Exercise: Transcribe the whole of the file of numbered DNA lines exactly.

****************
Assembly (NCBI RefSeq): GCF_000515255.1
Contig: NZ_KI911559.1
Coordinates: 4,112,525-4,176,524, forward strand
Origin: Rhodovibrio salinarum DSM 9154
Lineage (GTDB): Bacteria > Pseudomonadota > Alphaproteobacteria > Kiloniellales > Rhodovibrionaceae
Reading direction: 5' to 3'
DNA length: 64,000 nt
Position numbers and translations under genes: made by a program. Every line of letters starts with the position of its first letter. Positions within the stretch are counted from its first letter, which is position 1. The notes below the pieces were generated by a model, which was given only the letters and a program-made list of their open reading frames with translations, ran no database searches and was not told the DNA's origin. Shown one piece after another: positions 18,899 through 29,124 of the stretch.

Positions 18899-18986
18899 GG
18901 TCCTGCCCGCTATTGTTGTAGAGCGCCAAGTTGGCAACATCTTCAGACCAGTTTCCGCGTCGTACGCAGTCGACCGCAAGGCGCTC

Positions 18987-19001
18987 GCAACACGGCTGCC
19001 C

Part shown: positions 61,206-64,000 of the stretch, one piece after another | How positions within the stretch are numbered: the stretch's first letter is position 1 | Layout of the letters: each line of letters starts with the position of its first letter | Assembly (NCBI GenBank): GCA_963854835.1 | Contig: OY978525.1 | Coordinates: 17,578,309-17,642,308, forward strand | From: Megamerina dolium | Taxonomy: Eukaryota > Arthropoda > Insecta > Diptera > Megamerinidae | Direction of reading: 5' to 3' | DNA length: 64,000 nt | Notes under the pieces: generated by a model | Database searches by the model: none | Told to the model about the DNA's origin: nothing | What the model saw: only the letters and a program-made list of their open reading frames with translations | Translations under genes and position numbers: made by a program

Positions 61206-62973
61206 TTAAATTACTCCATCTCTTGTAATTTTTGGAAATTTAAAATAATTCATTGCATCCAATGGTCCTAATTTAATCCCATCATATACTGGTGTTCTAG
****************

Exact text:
Assembly (NCBI RefSeq): GCF_000515255.1
Contig: NZ_KI911559.1
Coordinates: 4,112,525-4,176,524, forward strand
Origin: Rhodovibrio salinarum DSM 9154
Lineage (GTDB): Bacteria > Pseudomonadota > Alphaproteobacteria > Kiloniellales > Rhodovibrionaceae
Reading direction: 5' to 3'
DNA length: 64,000 nt
Position numbers and translations under genes: made by a program. Every line of letters starts with the position of its first letter. Positions within the stretch are counted from its first letter, which is position 1. The notes below the pieces were generated by a model, which was given only the letters and a program-made list of their open reading frames with translations, ran no database searches and was not told the DNA's origin. Shown one piece after another: positions 18,899 through 29,124 of the stretch.

Positions 18899-18986
18899 GG
18901 TCCTGCCCGCTATTGTTGTAGAGCGCCAAGTTGGCAACATCTTCAGACCAGTTTCCGCGTCGTACGCAGTCGACCGCAAGGCGCTC

Positions 18987-19001
18987 GCAACACGGCTGCC
19001 C

Part shown: positions 61,206-64,000 of the stretch, one piece after another | How positions within the stretch are numbered: the stretch's first letter is position 1 | Layout of the letters: each line of letters starts with the position of its first letter | Assembly (NCBI GenBank): GCA_963854835.1 | Contig: OY978525.1 | Coordinates: 17,578,309-17,642,308, forward strand | From: Megamerina dolium | Taxonomy: Eukaryota > Arthropoda > Insecta > Diptera > Megamerinidae | Direction of reading: 5' to 3' | DNA length: 64,000 nt | Notes under the pieces: generated by a model | Database searches by the model: none | Told to the model about the DNA's origin: nothing | What the model saw: only the letters and a program-made list of their open reading frames with translations | Translations under genes and position numbers: made by a program

Positions 61206-62973
61206 TTAAATTACTCCATCTCTTGTAATTTTTGGAAATTTAAAATAATTCATTGCATCCAATGGTCCTAATTTAATCCCATCATATACTGGTGTTCTAG